Author Archives: foodgal

Little Star Pizza South Bay News, Taste & Tribute, And More

Deep-dish and salad from The Star via DoorDash. (photo by Carolyn Jung)

Deep-dish and salad from The Star via DoorDash. (photo by Carolyn Jung)

Little Star Pizza

What happens when Little Star Pizza teams with DoorDash?

Easier deep-dish delivery for South Bay folks.

Delivery app DoorDash recently launched a 2,000-square-foot commissary kitchen in San Jose for four different delivery-only restaurants. It represents an option for restaurants that want to expand their delivery reach without having to invest in their own brick-and-mortar facility.

The first tenant-partner in the DoorDash Kitchens is The Star, an off-shoot of San Francisco’s Little Star Pizza, famed for both deep-dish and classic thin-crust pies.

I was invited to try a sample delivery from the commissary kitchen, which now services the San Jose-Santa Clara area.

You can order either on the app or Web site, and choose what day and what time-frame you want it all delivered. DoorDash also lets you add a tip on the order electronically, so you don’t have to fumble with your wallet when you answer your door.

I chose the Classic Small Deep Dish Pizza ($22), Mediterranean Deep Dish Pizza ($22), and small Goddess Salad ($6).

The driver texted me when he picked up the food, and noted he’d arrive at my house in about 25 minutes. Sure enough, he was there at the pre-scheduled appointed time, bearing pizzas that were still hot.

The sausage deep-dish, delivered freshly baked and hot. (photo by Carolyn Jung)

The sausage deep-dish, delivered freshly baked and hot. (photo by Carolyn Jung)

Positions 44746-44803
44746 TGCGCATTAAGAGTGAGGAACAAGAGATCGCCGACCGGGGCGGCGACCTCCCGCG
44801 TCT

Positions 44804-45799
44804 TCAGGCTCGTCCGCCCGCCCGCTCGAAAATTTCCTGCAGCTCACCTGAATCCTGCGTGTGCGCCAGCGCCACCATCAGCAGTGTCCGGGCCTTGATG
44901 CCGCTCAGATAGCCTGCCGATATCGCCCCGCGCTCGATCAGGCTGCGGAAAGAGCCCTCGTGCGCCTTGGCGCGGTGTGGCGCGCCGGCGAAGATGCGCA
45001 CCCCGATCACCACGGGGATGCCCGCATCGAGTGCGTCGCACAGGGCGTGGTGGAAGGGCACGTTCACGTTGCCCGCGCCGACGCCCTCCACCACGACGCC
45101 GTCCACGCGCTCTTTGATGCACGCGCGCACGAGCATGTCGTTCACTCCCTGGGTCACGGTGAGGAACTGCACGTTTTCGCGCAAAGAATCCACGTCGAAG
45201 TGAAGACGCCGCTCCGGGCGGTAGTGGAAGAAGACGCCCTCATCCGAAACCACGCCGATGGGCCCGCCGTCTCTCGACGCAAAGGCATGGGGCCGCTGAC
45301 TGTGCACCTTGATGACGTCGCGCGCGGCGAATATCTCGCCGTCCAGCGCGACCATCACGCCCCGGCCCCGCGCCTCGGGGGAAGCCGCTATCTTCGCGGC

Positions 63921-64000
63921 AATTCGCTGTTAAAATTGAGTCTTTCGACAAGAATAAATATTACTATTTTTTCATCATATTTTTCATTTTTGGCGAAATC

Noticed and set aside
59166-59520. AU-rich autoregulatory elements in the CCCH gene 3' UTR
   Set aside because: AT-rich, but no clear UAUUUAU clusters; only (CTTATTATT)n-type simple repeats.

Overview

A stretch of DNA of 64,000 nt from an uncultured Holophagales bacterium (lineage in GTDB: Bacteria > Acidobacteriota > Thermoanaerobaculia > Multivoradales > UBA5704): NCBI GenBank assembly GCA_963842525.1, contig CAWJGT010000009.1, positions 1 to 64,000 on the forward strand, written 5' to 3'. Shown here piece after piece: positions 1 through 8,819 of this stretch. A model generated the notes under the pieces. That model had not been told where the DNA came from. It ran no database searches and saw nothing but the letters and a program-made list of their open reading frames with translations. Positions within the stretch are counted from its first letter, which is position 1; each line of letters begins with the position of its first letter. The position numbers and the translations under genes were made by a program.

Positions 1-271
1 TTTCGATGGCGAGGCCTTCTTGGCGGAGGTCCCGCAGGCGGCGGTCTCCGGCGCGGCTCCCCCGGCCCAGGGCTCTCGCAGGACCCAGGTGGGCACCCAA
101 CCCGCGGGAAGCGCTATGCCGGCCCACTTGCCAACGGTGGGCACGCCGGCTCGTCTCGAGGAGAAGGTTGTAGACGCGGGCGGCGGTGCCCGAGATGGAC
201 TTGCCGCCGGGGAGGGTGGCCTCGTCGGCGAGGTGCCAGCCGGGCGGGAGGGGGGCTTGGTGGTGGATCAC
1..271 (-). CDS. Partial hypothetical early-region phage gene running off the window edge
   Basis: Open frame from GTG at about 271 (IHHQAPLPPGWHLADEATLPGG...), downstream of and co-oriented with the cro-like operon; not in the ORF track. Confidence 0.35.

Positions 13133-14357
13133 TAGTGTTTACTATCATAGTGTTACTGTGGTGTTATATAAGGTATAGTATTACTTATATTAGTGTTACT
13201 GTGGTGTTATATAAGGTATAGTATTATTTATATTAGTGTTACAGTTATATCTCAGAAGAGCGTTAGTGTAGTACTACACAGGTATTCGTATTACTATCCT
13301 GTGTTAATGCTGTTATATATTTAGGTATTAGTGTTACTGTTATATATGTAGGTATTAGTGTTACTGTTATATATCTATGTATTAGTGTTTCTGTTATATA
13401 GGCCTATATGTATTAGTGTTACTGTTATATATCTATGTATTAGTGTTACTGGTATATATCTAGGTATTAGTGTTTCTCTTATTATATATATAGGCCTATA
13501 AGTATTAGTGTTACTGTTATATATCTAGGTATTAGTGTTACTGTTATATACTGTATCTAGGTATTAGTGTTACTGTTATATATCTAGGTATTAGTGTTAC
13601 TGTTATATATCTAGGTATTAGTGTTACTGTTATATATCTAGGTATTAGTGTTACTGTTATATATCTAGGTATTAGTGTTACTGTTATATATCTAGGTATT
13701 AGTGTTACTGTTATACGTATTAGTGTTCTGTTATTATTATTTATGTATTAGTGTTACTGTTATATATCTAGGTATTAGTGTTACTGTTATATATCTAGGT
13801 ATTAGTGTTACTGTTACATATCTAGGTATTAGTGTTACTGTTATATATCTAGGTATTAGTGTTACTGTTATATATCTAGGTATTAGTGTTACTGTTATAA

The crust on the pizzas are beautifully golden. They’re crisp on the outside and slightly chewy within, rather like olive oil-brushed focaccia.

The Classic is piled high with a generous amount of chunky tomato sauce, nubbins of fennel sausage, mushrooms, onions, and green bell peppers. The Mediterranean is even more flavorful with its loaded mix of tomato sauce, roasted chicken, artichoke hearts, green olives, onions, red bell peppers, and feta.

They were as satisfying as if I had eaten them at the restaurant, only I got to enjoy them in the relaxation of my own home.

There wasn’t a whole lot to the Gem salad, owing to the fact that the toasted almonds mentioned on the Web site were nowhere to be found. Still, the greens were fresh and flecked with a few minced chives.

I appreciated the salad was composed of Little Gem leaves, too, rather than mundane iceberg or spring mix. The accompanying creamy pesto dressing was full of tangy, piquant and herbaceous flavors. I ended up cutting up a cucumber in my fridge to round out the salad a little more.

If you’re craving pizza in the South Bay — particularly deep-dish — you’ll definitely be glad to know it’s a mere delivery away now.

Taste & Tribute

Help preserve ancient Tibetan culture, while enjoying one of the most unique chef galas around.

The 17th annual Taste & Tribute takes place Nov. 17 at the Four Seasons in San Francisco.

Chef Peter Armellino of The Plumed Horse. (photo courtesy of the restaurant)

Chef Peter Armellino of The Plumed Horse. (photo courtesy of the restaurant)

Founding Chef Laurent Manrique, owner of Cafe de la Presse in San Francisco, will be joined by 21 other top chefs, including Jennifer Sherman of Chez Panisse, Rogelio Garcia of The Commissary, Anjan Mitra of Dosa, Khai Duong of Kai restaurant, Daniel Corey of Luce, and Gerald Hirigoyen of Piperade.

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Creamy Grits with Blistered Tomatoes, Pickled Serrano Chiles, and Sunflower-Miso Tahini

Tuck into this novel version of grits.

Tuck into this novel version of grits.

 

Let it soak, let it soak, let it soak.

Yes, that’s me taking liberties with the refrain from a certain Christmas song that we’ll all be hearing on repeat soon enough.

But it’s also the mantra that Chef Josef Centeno adheres to when it comes to making grits.

San Antonio-raised Centeno is chef-owner of six Los Angeles-area establishments: Baco Mercat, Bar Ama, Orsa & Winston, Ledlow, P.Y.T, and Penny-Ante Provisions catering. Before opening those, he worked at Daniel in New York, and was chef de cuisine at Manresa in Los Gatos.